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· 5 min read
Doug Sillars

What is a workflow? Wikipedia says "A workflow consists of an orchestrated and repeatable pattern of activity, enabled by the systematic organization of resources into processes that transform materials, provide services, or process information."

None of that is incorrect. But it is certainly a mouthful. If I am asked in an elevator what a workflow orchestration is, I like to use analogies to make the point as approachable as possible:

"It's like a recipe for code. A recipe has a series of steps, that must be run in a specific order. Iyt can also have different options for food allergies, or different ingredients you might have on hand? A workflow is a recipe for your code, and can be built to handle many of the changes that might reasonably occur when the code runs."

Workflows as recipes

You may have seen one of the name videos out there of parents teaching kids code by writing out the steps to create a Peanut butter and Jelly sandwich.

We're not going to be quite as silly as that Dad, but we'll run through some instructions on how to create a PB&J from Instructables..

If you look at the URL of that recipe - it appears it took 4 tries to get it right :D https://www.instructables.com/How-to-Make-a-Peanut-Butter-and-Jelly-Sandwich-4/

The steps are (skipping some substeps for clarity):

  1. Gather Your Ingredients for the Sandwich
  2. Pull Out Two Slices of Bread
  3. Open Peanut Butter and Jelly
  4. Spread the Peanut Butter Onto One Slice of Bread
  5. Spread the Jelly Onto the Other Slice of Bread
  6. Combine the Two Slices
  7. Clean Up Your Workspace
  8. Enjoy Your Sandwich

(if you read closely, I skipped 3 steps - wearing gloves, removing the crust and cutting the sandwich in half... because, well - that's all just ridiculous)

The eight steps above are a workflow. They must be performed in that order to create a sandwich - you cannot spread the PB before you lay out the bread.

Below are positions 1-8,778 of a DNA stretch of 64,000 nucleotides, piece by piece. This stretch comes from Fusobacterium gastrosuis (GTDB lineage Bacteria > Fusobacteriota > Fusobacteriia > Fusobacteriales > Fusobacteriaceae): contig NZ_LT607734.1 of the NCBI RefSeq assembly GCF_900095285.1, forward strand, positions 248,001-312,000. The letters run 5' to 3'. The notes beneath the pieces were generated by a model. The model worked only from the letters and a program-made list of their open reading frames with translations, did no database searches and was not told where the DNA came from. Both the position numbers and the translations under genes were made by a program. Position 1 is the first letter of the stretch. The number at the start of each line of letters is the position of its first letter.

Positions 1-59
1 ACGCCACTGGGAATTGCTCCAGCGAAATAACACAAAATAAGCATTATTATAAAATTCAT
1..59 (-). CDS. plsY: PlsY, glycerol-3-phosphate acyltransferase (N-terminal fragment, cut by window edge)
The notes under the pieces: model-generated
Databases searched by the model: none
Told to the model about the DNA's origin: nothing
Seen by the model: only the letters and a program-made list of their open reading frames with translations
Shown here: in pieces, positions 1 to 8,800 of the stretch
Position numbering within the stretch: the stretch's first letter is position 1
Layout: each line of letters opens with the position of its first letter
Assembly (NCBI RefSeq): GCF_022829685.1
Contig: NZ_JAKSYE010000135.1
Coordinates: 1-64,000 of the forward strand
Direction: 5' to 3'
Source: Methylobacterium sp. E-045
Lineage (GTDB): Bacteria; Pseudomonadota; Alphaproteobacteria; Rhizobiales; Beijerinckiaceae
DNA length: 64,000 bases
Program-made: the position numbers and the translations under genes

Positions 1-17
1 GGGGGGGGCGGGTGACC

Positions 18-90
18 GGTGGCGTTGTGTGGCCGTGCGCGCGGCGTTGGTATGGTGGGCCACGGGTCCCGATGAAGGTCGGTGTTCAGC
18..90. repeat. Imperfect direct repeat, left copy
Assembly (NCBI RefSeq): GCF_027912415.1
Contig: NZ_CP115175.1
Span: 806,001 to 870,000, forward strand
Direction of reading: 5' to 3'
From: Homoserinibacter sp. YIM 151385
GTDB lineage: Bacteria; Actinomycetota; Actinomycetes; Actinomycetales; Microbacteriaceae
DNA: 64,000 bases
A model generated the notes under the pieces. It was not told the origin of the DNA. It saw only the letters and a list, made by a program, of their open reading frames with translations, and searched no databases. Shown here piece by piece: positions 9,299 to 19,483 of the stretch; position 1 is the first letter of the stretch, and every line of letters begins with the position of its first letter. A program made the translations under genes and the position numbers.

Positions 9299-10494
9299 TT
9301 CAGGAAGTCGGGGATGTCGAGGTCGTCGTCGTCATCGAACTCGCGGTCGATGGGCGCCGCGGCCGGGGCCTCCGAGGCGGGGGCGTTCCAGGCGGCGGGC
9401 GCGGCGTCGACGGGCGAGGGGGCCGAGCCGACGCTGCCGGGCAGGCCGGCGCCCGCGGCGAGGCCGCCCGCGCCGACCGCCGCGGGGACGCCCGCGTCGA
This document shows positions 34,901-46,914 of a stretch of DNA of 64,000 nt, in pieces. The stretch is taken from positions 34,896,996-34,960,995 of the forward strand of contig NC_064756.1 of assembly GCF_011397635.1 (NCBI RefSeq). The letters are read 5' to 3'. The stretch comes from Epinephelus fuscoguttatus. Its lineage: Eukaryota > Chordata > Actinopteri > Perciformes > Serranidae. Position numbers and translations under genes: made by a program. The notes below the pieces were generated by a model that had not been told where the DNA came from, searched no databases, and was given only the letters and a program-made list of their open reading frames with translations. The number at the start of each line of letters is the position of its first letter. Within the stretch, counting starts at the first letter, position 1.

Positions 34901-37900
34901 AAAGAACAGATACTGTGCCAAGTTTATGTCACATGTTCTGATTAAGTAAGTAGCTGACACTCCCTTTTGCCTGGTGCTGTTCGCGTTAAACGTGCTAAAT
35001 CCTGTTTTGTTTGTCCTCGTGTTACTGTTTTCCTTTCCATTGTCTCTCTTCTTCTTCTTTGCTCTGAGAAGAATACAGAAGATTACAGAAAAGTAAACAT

Building a Conductor Workflow

We can turn these 8 steps into a Conductor workflow.

PB&J example workflow

If you'd like to see the definition of this workflow, you can check out the code on the Orkes Playground. It's free to sign up.

This workflow shows clear steps with arrows pointing to the next step - so it is visually possible to see how the workflow will progress.

Improving the workflow

Each task is run by a microservice, so making changes and adding tasks is easy to do. In this example - you see that the recipe calls for PB to be spread first, and then the jelly. This works for a single human - these steps each take 2 hands. But there is no reason that the jelly cannot go first, and THEN the PB. Or - if you had more hands - the PB and the Jelly could be spread simultaneously.

Independent tasks

Let's remove the PB dependency from the jelly spreading - as the order of PB vs. jelly does not matter.

We can do this in Conductor with a FORK. A fork splits your workflow into 2 asynchronous tasks, and then a JOIN reconnects the the workflow into a single path.

We can now apply a fork to apply PB, and a second fork to apply the jelly:

PB&J example workflow

This is version 2 of the workflow, and you can see it in the playground

Now, these operations are independent, and if there is space in the jelly task queue - that can be completed ahead of the PB.

Recipe variations

Often, recipes have variations to preparation, and they can be read like an IF statement in programming (If (fresh tomatoes) {do x}, else if (tinned tomatoes) {do y}.

Cooking a burrito

Let's look at a common example - from a burrito in my freezer. The preparation directions vary depending on the cooking method.

burrito instructions

We can emulate this in a workflow using a switch task. The Switch task takes in the workflow ovenType input ${workflow.input.ovenType} and based on this value will make a decision. The default case is for the microwave, and then second decisionCase is set to "oven". From that input, the different tasks can be run.

burrito workflow

Conclusion

Workflows are a series of tasks that must be followed in a certain order. In this post, we used cooking recipes as an analogy to a workflow - they too are a series of tasks that must be followed in a certain order.

We created sample workflows for making a peanut and jelly sandwich (version 1 and version2) and another workflow to cook a frozen burrito with microwave or oven instructions.

<<<<<<< Local Changes We are able to reuse a number of tasks:

  • The zap task is used twice in the microwave branch.
  • The bake task in the oven branch.
  • The flip task is used in both branches.

When reusing tasks, the taskReferenceName (shown at the top of the box) must be unique.======= If you're curious about how to build a workflow orchestration - it might be a fun exercise to try your favorite recipe as a workflow. You can build on the workflows from this post in our free playground. Feel free to share what you came up with in our Discord. We love seeing creative uses of workflows!>>>>>>> External Changes